The solution to the problem was simple. In one week, we moved the cache implementation from Infinispan to Hazelcast . This implementation worked right away.

    If the technology does not work, it is best to replace it as soon as possible.


    An important task of product development is to keep it balanced. What does it mean?

    Like any sufficiently mature product, MyStore has a hefty backlog of things that should have been done for a long time. So voluminous that working with it is quite difficult. In the next release, you can pull new features in a more or less random way, but how optimal is this?

    The understanding that all features are clearly divided into three groups helps to significantly reduce chaos.

    1) Platform features. Outwardly, they give nothing to users, and often interfere, because their release is potentially associated with the most severe glitches and brakes. Nevertheless, if you do not constantly implement platform improvements, soon enough the product will stagger on thin legs and will collapse heavily under an ever-increasing load.

    2) Recycling functionality. They do not give new opportunities, but they tidy up what was done crookedly. Recycling causes massive suffering for users who are used to working the old way. All the same, they need to be made, because without them the product will quickly become hopelessly confusing and accessible for development only for the elite - geeks.

    3) Really new features. Yes, less is more, minimum viable product steers, users buy a solution to their problems, and not a feature set and so on. But in the end, a particular product is chosen precisely because of a set of features that more or less accurately correspond to the tasks of the user. New features should appear continuously.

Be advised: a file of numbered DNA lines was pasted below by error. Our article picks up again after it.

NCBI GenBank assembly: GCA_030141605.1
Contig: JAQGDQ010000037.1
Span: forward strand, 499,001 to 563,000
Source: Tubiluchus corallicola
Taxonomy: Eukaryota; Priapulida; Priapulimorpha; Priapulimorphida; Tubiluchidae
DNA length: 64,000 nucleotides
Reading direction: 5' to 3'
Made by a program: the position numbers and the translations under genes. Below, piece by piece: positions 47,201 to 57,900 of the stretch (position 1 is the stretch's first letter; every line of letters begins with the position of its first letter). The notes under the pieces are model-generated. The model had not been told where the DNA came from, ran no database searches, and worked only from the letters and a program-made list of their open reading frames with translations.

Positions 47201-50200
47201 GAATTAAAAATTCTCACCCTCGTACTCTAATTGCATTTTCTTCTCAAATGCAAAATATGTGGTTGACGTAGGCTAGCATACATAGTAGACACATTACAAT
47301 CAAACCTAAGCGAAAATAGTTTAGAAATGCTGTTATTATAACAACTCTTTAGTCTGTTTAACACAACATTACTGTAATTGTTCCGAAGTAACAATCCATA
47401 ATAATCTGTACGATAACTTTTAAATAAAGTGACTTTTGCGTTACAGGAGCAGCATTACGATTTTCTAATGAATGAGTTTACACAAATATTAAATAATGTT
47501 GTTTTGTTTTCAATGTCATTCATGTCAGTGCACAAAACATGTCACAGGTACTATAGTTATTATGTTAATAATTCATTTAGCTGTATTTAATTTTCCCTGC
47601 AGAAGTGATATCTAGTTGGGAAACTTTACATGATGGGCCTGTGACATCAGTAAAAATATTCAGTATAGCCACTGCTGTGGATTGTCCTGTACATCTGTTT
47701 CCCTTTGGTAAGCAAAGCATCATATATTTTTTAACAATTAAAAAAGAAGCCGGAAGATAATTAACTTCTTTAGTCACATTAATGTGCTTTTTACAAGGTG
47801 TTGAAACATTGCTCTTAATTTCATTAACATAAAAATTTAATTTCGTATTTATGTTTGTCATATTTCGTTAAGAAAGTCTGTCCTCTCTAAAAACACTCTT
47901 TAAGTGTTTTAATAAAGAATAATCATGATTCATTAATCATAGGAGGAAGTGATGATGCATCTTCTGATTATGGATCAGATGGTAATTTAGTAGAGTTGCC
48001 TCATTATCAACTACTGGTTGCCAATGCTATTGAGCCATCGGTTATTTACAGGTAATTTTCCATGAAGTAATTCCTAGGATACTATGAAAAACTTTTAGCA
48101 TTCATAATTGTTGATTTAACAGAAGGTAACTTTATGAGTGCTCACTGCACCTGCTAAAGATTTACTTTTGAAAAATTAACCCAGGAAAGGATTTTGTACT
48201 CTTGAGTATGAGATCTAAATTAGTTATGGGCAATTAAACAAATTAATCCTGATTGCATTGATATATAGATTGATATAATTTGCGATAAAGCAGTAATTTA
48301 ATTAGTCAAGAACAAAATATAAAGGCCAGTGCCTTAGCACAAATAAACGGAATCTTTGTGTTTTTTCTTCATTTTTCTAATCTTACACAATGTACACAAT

These three groups of features are already easier to balance. You just need to organize the development into three parallel threads. How are they better grouped into releases?

    The main advice from our experience is to never combine new features and platform changes in one update. Such combined releases are too complex, difficult to prepare, and difficult to test. Therefore, we divide the releases into platform and functional.

    A feature of platform releases is that under a big load, on real user data, something may go wrong. Therefore, we make them rollback. If problems arise, the old version returns in a few minutes and the development team begins to prepare a second attempt.

    Functional releases are harder to make rollbacks. As a rule, they require changes in the database schema and data conversions, so returning the old version so simply will not work. But this is not necessary - a functional release is easier to qualitatively test.

    Small life hack: massive updates are best rolled out over the weekend. On Saturday and especially Sunday, the service employs several times fewer users.


    We have shown our approaches and methods for the continuous development of a successful cloud service. Once again I will repeat three important rules of work in the conditions of constant updates:

    1. The main reason why it is necessary to have a substantial supply of resources under load is possible development errors, and not a hypothetical future increase in the number of users. Do not waste time preparing proactively for future ultra-high loads.
    2. It makes no sense to try to make external libraries and components work for too long: if the technology does not work, it is best to replace it as soon as possible.
    3. If you have already done everything and are ready for updates, never combine new features and platform changes in one release.